Emily Coffin chosen as National Child Awareness Month Ambassador
Emily Coffin, a senior at Champlain Valley Union High School in Hinesburg, was recently chosen as a National Child Awareness Month Youth Ambassador by Youth Service America and Festival of Children Foundation. Her community service project, Professional Sisters, or PROSIS, was inspired by Vermont Works for Women’s Enough Said report and Navicate’s LEAD IN program. Her project will create a series of workshops about how to create positive female networks among middle and high school girls.
What finding caught your attention in VWW’s Enough Said report?
Fostering positive peer relationships stood out to me, as a response to the claim that allies and supportive networks were scarce. High school can be hard, especially when girls aren’t comfortable being themselves – to accept and support their female peers. This response is something that young women need to be proactive about because I believe it is crucial to developing individual as well as collaborative success.
Why was the LEAD IN program powerful for you?
Being ambitious is something to be proud of, not ashamed of! The women who had the biggest impact on me were my fellow LEAD IN participants. I can’t identify another environment with an energy that was as supportive and positive, and I looked forward to every month’s career workshop.
Where did you get the idea to create the Professional Sisters project for middle school girls?
The transition to high school is challenging and what’s anticipated is what girls pick up from watching the movie “Mean Girls.” Although that is an exaggeration, it isn’t far off from the behavior that all girls are expected to endure. By opening up the discussion before the transition to high school, girls can become more aware of how they treat others and how they are being treated. We will encourage them to identify allies and mentors and establish supportive networks of peers who value their ambitions.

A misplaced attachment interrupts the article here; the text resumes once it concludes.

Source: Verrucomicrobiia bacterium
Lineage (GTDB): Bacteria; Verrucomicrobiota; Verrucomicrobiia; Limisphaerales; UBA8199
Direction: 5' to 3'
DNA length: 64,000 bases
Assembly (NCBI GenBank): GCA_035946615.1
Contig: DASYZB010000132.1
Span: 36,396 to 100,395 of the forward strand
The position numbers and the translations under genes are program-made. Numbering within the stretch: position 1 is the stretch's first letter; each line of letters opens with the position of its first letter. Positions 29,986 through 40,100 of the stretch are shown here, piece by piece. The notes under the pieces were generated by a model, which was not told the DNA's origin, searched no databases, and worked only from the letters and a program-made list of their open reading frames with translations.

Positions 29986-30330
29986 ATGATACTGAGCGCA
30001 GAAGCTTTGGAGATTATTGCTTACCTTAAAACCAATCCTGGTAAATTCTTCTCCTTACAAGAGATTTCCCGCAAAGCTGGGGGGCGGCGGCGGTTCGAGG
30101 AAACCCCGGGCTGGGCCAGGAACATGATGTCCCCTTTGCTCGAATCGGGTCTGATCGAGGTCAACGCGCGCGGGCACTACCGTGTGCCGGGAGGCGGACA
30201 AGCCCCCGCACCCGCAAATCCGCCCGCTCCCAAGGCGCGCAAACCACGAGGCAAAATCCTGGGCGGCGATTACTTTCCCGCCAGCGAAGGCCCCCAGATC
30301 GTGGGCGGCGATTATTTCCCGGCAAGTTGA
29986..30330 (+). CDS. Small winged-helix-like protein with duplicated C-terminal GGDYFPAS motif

What do you hope PROSIS will accomplish?
I hope it will inspire girls to advocate for themselves and to feel they are capable of changing the way girls are treated. I also hope it will help girls realize that ambition, creativity and leadership should be celebrated, not suppressed.
How will the network be set up and function?
The workshops will be facilitated by a team of CVU upper-class females, and the duration will be about an hour-and-a-half. We are hoping to schedule six workshops this year, two at CVU for the incoming freshmen girls and one at each sending middle school to CVU. There will also be a lot of online activity, including a Facebook page, Instagram, Twitter, and online blog.
What does it mean to be selected as a National Child Awareness Month Youth Ambassador?
As a Youth Ambassador, I will travel this month to Washington, DC for a three-day leadership training on Capitol Hill. I have also been awarded a $1,000 grant to fund my project, as well as receiving support and networking opportunities through Youth Service America.
What’s your advice to young women struggling with peer aggression among their friends and acquaintances?
My advice is to truly channel your inner fearlessness. This can be used in many ways, especially when it comes to making hard decisions that in the end, are much more beneficial to your health and happiness. Don’t be afraid to advocate for yourself or pursue that crazy thing that deep down you’ve always wanted. Strive to impress yourself and no one else, take risks and be determined.
Follow Emily’s PROSIS project on Instagram and Twitter: @prosisVT